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Linux Application

Altera_Forum
Honored Contributor II
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Greetings, Long story here... 

 

I have taken the Linux Ref Design provided by Microtronix and I have added a PIO -> user_pio. I have re-generated the system and compiled my design in Quartus. When I launch the IDE, I can create a NIOS II C Application and run code to write to my PIO (using IOWR_ALTERA_AVALON_PIO_DATA macro function). 

 

When I create my Linux Application Project, it does not like the IOWR_ALTERA_AVALON_PIO_DATA macro - understandably since this macro is not supported in uC-Linux. 

 

So... I have tried to access my pio using a FILE pointer such that: 

 

FILE *fp_User_PIO = 0; fp_User_PIO = fopen("/dev/user_pio","w"); if(fp_User_PIO==0)   printf("Error opening User PIO\n"); // write AA to my PIO fprintf(fp_User_PIO, "%d", 0xAA); 

 

After adding this prog to my filesystem and running the program; it crashed. No suprise after realizing that my new PIO that I added does not exist in /dev (Note that the button_pio created by the ref design does exist as /dev/button) 

 

So, I tried writing to my user_pio as memory: 

 

char* pUserPIO = (char *)USER_PIO_BASE; // this is the base address for my user_pio defined in my system.h file (yes I have included it) // write AA to my PIO pUserPIO = 0xAA; 

This too crashed. I am assuming this is standard practice with a "real" OS such that you don't want any yahoo writing to "just any" memory location.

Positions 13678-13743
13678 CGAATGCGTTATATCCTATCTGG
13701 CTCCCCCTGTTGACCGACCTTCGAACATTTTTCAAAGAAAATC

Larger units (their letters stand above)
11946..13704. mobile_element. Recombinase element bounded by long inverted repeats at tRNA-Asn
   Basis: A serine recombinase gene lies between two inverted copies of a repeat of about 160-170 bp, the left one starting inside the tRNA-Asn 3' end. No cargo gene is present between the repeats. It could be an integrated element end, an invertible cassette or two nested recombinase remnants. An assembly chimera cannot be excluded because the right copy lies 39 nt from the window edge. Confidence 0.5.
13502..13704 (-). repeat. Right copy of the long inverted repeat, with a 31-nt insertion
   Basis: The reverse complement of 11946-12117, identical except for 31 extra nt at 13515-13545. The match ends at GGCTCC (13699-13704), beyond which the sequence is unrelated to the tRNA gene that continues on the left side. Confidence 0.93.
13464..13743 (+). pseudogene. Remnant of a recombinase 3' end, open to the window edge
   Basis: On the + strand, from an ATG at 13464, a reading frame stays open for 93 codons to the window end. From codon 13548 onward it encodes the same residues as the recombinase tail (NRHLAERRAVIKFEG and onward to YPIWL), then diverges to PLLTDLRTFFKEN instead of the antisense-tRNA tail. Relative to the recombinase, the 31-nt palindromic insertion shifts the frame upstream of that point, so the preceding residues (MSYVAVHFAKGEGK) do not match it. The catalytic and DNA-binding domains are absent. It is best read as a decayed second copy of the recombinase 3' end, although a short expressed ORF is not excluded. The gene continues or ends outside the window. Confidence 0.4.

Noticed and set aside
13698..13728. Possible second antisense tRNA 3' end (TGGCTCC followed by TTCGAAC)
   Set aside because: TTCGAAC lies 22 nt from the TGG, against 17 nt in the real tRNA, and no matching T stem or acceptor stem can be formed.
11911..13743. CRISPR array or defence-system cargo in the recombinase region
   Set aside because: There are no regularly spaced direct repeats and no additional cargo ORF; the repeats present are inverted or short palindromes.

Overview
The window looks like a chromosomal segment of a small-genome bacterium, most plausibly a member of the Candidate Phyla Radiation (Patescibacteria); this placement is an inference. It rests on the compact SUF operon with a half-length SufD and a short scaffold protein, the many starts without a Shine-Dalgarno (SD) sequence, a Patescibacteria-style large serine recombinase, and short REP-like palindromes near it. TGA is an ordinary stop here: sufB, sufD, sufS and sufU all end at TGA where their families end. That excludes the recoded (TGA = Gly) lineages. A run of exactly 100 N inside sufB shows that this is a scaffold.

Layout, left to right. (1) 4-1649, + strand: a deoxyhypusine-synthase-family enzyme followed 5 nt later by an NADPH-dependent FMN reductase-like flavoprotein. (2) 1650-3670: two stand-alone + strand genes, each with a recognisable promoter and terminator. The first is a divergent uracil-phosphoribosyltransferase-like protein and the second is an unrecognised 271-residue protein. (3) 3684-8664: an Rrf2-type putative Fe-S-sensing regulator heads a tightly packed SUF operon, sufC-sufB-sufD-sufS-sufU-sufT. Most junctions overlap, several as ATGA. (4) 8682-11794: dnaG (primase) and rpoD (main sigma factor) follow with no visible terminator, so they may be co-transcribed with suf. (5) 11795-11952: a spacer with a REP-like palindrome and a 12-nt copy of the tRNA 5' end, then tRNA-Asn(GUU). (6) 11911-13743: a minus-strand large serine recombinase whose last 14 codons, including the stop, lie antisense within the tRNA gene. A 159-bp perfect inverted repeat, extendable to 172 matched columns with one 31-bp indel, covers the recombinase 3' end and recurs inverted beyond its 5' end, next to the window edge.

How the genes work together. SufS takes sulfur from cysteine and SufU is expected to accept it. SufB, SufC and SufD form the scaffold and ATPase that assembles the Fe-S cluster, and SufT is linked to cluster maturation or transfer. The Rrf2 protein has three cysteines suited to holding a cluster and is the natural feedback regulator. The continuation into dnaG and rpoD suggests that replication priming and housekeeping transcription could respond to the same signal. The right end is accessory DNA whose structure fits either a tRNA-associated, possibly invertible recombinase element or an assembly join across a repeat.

I have considered using malloc() but figure this will grab a whole new hunk of memory. 

 

Does anyone know how to write to my user_pio? 

 

Should I add it to my FS as /dev/user_pio? If so, how? 

 

Thanks, 

-Terry
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Altera_Forum
Honored Contributor II
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Hi Terry, 

 

There are several approaches for you.  

 

The "standard" way is to write a driver in kernel (the way Microtronix did for PIO buttons), implementing your PIO device as some kind of device Linux knows (the button is implemented as a character device). Then you can add the device node under /dev/ directory and read/write it as a file.  

 

You can also take advantage of uClinux (no virtual memory and no memory protection) and read/write your device directly, but remember to bypass the cache. This is a quick (but dirty) approach. (It looks like you have tried this approach, but as long as you turned on the 31 bit of the USER_PIO_BASE, I don't think it caused the system crash). 

 

Good luck, 

wentao
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